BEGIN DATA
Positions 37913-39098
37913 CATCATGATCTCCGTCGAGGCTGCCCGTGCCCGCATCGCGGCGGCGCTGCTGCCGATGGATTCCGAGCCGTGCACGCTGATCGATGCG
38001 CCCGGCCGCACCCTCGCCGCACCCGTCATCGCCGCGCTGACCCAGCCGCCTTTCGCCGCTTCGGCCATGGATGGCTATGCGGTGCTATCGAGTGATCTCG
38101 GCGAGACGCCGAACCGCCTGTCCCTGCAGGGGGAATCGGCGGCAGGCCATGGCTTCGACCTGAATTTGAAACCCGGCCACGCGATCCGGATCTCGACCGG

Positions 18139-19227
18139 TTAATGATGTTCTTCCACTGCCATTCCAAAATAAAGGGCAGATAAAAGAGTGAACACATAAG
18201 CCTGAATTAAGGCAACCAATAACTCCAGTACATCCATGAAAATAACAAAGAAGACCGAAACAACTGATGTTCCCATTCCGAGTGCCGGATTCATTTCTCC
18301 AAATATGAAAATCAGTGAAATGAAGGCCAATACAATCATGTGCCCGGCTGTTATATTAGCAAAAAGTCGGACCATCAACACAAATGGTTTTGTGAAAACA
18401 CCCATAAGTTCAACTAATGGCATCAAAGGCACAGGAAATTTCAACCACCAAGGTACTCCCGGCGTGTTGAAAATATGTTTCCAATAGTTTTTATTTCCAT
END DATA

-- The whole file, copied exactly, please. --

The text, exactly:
Positions 37913-39098
37913 CATCATGATCTCCGTCGAGGCTGCCCGTGCCCGCATCGCGGCGGCGCTGCTGCCGATGGATTCCGAGCCGTGCACGCTGATCGATGCG
38001 CCCGGCCGCACCCTCGCCGCACCCGTCATCGCCGCGCTGACCCAGCCGCCTTTCGCCGCTTCGGCCATGGATGGCTATGCGGTGCTATCGAGTGATCTCG
38101 GCGAGACGCCGAACCGCCTGTCCCTGCAGGGGGAATCGGCGGCAGGCCATGGCTTCGACCTGAATTTGAAACCCGGCCACGCGATCCGGATCTCGACCGG

Positions 18139-19227
18139 TTAATGATGTTCTTCCACTGCCATTCCAAAATAAAGGGCAGATAAAAGAGTGAACACATAAG
18201 CCTGAATTAAGGCAACCAATAACTCCAGTACATCCATGAAAATAACAAAGAAGACCGAAACAACTGATGTTCCCATTCCGAGTGCCGGATTCATTTCTCC
18301 AAATATGAAAATCAGTGAAATGAAGGCCAATACAATCATGTGCCCGGCTGTTATATTAGCAAAAAGTCGGACCATCAACACAAATGGTTTTGTGAAAACA
18401 CCCATAAGTTCAACTAATGGCATCAAAGGCACAGGAAATTTCAACCACCAAGGTACTCCCGGCGTGTTGAAAATATGTTTCCAATAGTTTTTATTTCCAT